Berries are often described as “super foods.” They are high in antioxidant levels, provide different vitamins and nutrients, and have phytochemicals that provide many unique health benefits, including possibly blocking cancer development, and promoting better cardovascular health. And best of all, they taste great!
Fabulous berry muffins
2-1/2 cups flour
1/2 cup sugar
2 teaspoon baking powder
1 teaspoon baking soda
1/2 teaspoon salt
1-1/2 cups buttermilk
1/3 cup melted butter
2 eggs, slightly beaten
1 teaspoon vanilla
l pint strawberries (chopped) or can substitute blueberries, raspberries or peaches
Preheat oven to 400 degrees. Combine flour, sugar, baking powder, baking soda and salt in bowl and mix well. In another bowl, whisk together buttermilk, butter, eggs and vanilla. Make a well in the dry ingredients, and pour in the liquid ingredients and berries. Gently fold together ingredients just until moist. (Do not over mix.) Pour into 12 greased muffin cups, and if desired, sprinkle tops with granulated sugar. Bake 20 to 25 minutes.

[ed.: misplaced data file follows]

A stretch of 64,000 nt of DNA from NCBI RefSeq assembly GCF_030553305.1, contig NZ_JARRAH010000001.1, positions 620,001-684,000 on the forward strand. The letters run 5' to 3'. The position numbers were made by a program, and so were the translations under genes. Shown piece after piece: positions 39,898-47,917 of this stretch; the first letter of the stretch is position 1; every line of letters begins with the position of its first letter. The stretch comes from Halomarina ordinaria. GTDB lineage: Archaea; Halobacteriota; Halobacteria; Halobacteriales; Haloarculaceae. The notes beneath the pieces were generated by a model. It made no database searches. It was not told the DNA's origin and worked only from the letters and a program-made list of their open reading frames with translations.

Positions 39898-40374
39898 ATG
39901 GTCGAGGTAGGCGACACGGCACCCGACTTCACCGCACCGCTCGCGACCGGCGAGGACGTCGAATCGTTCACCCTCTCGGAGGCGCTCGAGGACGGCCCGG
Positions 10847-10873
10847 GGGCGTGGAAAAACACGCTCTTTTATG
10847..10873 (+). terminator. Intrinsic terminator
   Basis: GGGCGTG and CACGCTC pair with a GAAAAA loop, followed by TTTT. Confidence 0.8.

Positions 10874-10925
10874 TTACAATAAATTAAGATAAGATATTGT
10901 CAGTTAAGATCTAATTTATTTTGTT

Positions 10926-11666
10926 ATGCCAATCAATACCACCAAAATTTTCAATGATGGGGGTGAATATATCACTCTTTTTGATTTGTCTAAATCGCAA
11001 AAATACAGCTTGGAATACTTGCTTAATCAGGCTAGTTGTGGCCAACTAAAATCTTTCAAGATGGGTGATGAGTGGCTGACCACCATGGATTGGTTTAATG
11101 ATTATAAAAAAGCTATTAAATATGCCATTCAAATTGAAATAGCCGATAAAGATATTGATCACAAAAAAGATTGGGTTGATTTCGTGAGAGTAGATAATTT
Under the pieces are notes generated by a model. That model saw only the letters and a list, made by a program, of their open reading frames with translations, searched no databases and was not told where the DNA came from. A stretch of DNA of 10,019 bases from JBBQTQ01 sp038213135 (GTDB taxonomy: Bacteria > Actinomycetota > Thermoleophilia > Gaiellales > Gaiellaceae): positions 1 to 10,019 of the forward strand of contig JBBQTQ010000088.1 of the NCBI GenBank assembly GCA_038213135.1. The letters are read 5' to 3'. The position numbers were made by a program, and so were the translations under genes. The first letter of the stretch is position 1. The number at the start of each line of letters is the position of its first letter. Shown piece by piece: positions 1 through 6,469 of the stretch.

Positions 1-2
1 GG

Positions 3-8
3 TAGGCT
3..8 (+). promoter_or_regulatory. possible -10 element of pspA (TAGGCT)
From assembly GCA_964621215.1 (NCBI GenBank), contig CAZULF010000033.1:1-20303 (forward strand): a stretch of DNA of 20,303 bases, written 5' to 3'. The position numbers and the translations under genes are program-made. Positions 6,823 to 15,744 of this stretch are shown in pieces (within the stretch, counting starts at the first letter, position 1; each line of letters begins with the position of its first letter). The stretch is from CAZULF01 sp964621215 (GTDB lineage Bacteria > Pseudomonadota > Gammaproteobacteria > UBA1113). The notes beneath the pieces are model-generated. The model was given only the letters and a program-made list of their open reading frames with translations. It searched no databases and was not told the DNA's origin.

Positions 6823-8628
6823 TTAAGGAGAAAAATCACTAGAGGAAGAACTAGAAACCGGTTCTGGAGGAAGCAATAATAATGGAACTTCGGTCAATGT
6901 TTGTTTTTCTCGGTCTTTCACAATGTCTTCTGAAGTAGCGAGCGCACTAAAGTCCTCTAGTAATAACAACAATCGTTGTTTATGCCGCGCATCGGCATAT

2-1/2 cups heavy cream
1 cup sugar
1 envelope gelatin, softened with 1/4 cup water
1 pint sour cream
1 teaspoon vanilla
1 pint fresh raspberries
Mix cream with sugar and gelatin in saucepan. Heat slowly and stir until gelatin is dissolved. Cool until slightly thickened. Whisk in sour cream and vanilla and stir well. Chill several hours. Serve topped with fresh raspberries.
Hope to see you all from 4 to 6 p.m. today in our regular lot and again on Saturday on Broadway from 9 a.m. to 3 p.m.
Verlys Huntley is a master gardener and the president of the Albert Lea Farmers Market.